You’ve probably heard how obstructive sleep apnea increases the risk of health problems such as hypertension, stroke, heart disease, obesity, and more. However, you may not be aware that untreated sleep apnea can also lead to oral health issues.
While sleep apnea can be diagnosed and treated by a sleep specialist, your dentist can also be looped in to provide treatment for sleep apnea as well. With background knowledge in sleep disorders, a dentist can uncover problems with your mouth or jaw that may be causing or worsening your sleep apnea.
To better understand the link between sleep apnea and oral health problems, Taylor Dental has put together a quick guide breaking everything down.
How Sleep Apnea Impacts Your Oral Health
If you suffer from sleep apnea, you know just how bad it can wreak havoc on your life. Even when you get a full night’s sleep, you wake up feeling unrested and lethargic because of the countless breathing disruptions you experienced throughout the night. Unfortunately, sleep apnea not only affects your quality of sleep but can cause harmful damage to your oral health. Here are a few oral health problems sleep apnea patients should be aware of.
As you know, sleep apnea is caused by a blockage in the individual’s airway that leaves them gasping and choking for air in an attempt to reopen their airway. This reaction is natural but also causes the patient to open their mouth while they gasp for air.
Both gasping and snoring require the individual’s mouth to be open to bring in the oxygen they crave, leaving the patient with a bad case of dry mouth. While dry mouth might not seem like a big deal, it can reduce saliva production, promoting bacterial growth in the mouth. As a result, the sleep apnea patient’s dry mouth can lead to tooth decay, bad breath, and gum disease.
While the connection between sleep apnea and teeth grinding is still being debated, it’s believed individuals suffering from sleep apnea are likely to grind their teeth at night attempting to open their airway. Over time, the teeth grinding can cause severe and permanent damage to their teeth.
While some patients may choke, snore, or gasp for air, others grind their teeth or reposition their jaw in an attempt to remove the blockage in their airway. This moves the jaw out of its proper alignment, leading to additional pressure on the joint — leading to temporomandibular joint disorder (TMD). Similar to teeth grinding, the individual often unknowingly seeks out ways to reopen their airway while sleeping.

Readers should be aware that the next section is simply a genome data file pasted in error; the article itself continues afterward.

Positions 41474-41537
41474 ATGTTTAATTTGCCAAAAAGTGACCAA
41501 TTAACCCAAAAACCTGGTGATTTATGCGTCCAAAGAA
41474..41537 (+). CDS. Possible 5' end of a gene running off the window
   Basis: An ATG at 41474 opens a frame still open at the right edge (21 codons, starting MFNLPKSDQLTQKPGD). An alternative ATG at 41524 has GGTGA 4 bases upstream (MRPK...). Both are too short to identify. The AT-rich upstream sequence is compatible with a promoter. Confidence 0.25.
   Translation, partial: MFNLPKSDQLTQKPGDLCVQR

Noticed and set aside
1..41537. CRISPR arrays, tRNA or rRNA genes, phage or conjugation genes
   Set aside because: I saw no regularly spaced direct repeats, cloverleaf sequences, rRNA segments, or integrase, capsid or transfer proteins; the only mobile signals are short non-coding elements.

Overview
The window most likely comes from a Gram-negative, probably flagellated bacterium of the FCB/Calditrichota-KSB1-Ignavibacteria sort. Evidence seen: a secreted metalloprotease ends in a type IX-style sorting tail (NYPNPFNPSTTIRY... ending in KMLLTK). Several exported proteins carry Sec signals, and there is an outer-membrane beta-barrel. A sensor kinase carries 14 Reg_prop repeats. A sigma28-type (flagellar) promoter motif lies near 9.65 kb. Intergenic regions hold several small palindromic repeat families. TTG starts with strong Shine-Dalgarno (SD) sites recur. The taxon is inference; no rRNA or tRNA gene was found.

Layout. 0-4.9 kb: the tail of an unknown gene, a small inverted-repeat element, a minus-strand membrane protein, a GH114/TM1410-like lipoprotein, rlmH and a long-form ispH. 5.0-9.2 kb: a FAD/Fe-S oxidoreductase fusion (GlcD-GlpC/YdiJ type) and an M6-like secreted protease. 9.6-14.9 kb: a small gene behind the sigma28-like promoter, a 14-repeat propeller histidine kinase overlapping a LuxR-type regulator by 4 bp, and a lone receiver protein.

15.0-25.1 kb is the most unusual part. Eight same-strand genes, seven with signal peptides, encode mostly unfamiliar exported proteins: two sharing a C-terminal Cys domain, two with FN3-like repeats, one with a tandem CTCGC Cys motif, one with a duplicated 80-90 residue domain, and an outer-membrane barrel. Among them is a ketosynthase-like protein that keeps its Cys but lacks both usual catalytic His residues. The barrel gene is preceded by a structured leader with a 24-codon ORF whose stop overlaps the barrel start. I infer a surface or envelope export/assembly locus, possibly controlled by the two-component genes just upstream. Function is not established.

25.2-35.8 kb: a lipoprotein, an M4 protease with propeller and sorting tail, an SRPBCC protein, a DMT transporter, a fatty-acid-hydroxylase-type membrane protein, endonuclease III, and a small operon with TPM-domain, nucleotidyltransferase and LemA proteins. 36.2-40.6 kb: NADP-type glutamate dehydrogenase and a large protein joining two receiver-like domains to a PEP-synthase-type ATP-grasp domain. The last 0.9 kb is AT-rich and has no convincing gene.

Types of Dental Devices for Sleep Apnea
Depending on your specific sleep apnea test results, your dentist may recommend a few different treatment options for your sleep apnea. While continuous positive airway pressure (CPAP) therapy is the most common form of treatment, less severe cases may be able to use one of the following dental devices to lessen the chance of oral health problems:
- Mandibular Advancement Devices – A mandibular advancement device is custom-fit to the individual’s mouth by a dentist. This device is created using a hard plastic that snaps over the top of their upper and lower teeth to push the individual’s jaw forward in an attempt to help keep their airway open throughout the night.
- Mouth Guards – If the patient needs their jaw adjusted slightly to prevent the soft tissues from collapsing into their throat, they may require a mouth guard to slightly reposition their lower jaw.
- Tongue-Retaining Devices – When the individual’s breathing disruptions are caused by their tongue falling back into their throat as they sleep, the dentist may recommend a tongue-retaining device to hold the tongue forward throughout the night and prevent it from slipping back.
Before determining which form of sleep apnea treatment is best, you need to undergo a sleep study to determine how severe your obstructive sleep apnea is.
Call Taylor Dental for Dental Concerns
For all dental concerns, Dr. Taylor offers preventative care, as well as sleep apnea treatment options. Schedule an appointment with the leading dentist in Billings, MT.